(Bloomberg) — The wildfires that tore across the oil-producing region of Canada this year will cost insurers about C$3.58 billion (US$2.8 billion) in claims, the most costly insured natural disaster in the country’s history, an industry group said.
The fires led to 27,000 personal-property claims averaging C$81,000 each, and 12,000 auto claims averaging C$15,000, the Insurance Bureau of Canada said Thursday in a statement. More than 5,000 commercial claims averaged over C$250,000 and included costs from work stoppages. The estimates come from insurer surveys collected by Catastrophe Indices and Quantification Inc.
The wildfires raged across Northern Alberta and forced the evacuation of about 88,000 people in May, damaging Fort McMurray neighborhoods, oil-production facilities and businesses. The blazes forced oil companies including Suncor Energy Inc. to curb output and evacuate staff.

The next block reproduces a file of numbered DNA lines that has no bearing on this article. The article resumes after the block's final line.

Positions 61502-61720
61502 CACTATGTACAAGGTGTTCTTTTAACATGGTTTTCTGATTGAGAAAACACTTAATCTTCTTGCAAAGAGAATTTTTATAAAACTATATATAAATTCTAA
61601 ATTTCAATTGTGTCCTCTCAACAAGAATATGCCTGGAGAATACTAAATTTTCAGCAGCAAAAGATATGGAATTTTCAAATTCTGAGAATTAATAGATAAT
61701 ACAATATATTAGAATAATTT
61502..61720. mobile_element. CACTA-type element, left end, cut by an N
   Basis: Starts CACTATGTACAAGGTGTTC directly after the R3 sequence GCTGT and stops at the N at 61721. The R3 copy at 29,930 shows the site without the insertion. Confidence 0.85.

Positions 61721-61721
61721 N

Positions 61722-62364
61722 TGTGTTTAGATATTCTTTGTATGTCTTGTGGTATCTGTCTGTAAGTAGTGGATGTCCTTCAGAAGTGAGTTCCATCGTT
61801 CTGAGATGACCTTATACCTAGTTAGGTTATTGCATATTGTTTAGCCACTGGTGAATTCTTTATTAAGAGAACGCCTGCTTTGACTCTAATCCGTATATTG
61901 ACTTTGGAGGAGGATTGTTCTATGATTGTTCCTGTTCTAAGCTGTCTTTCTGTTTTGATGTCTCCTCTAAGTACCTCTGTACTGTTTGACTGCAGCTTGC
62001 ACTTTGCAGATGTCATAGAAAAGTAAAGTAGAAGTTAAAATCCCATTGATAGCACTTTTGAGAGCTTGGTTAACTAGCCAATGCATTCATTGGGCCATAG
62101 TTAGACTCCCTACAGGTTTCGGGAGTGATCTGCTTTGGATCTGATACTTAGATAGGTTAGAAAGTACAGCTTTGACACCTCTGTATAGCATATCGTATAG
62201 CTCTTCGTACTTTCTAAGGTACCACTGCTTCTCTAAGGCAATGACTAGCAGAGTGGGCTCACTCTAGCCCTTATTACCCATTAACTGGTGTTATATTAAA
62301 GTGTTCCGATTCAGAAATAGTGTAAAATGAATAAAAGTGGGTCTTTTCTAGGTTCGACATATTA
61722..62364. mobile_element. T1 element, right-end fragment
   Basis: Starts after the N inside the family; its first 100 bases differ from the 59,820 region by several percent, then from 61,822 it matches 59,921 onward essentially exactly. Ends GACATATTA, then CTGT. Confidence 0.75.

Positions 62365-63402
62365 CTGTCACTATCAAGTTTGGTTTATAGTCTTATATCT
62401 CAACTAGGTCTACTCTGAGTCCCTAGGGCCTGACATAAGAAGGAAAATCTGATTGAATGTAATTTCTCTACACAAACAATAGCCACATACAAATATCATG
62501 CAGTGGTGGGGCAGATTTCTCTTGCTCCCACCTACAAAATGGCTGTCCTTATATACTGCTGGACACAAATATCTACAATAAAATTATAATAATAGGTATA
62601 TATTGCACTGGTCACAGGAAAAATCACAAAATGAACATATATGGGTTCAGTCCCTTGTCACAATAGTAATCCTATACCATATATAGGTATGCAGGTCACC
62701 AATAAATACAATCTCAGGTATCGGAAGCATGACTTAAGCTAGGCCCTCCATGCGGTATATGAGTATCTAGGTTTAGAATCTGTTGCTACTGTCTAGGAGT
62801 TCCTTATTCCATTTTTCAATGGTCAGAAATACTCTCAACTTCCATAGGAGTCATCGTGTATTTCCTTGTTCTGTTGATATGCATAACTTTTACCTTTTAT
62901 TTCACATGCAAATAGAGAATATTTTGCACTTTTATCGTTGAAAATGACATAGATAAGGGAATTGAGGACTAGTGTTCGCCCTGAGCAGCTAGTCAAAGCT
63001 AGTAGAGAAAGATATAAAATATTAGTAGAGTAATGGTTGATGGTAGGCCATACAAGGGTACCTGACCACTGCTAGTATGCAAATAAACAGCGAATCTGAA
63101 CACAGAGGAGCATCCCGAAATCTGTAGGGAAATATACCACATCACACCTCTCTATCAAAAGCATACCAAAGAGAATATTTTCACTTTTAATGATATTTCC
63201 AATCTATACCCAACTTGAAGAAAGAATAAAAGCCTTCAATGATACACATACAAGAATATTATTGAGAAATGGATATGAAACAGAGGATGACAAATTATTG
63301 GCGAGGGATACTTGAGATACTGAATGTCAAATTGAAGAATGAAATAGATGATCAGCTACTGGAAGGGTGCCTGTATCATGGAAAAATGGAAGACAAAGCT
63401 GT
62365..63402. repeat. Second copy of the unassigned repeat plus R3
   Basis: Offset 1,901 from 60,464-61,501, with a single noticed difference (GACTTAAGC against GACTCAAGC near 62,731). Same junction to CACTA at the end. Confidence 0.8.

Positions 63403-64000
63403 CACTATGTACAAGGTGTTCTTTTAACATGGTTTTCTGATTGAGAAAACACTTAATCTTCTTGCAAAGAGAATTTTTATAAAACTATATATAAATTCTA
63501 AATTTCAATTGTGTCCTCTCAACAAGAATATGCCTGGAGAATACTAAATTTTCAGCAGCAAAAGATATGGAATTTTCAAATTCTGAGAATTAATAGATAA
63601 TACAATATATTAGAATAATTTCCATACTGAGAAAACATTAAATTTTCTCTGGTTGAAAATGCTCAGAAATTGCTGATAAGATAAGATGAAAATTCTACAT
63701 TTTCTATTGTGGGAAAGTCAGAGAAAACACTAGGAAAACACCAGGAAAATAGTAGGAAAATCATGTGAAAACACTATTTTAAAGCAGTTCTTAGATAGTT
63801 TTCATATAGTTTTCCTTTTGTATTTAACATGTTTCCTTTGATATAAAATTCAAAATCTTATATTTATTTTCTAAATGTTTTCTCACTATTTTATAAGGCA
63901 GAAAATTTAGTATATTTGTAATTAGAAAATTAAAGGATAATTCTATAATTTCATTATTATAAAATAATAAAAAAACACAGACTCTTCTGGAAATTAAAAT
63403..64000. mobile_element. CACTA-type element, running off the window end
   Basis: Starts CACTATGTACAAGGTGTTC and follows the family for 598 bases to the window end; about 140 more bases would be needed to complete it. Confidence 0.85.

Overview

“This wildfire, and the damage it caused, is more alarming evidence that extreme weather events have increased in both frequency and severity in Canada,” Don Forgeron, IBC’s president, said in the statement.
The previous costliest natural disaster on record was a 2013 Southern Alberta flood, which cost C$1.7 billion in insurance claims, IBC said.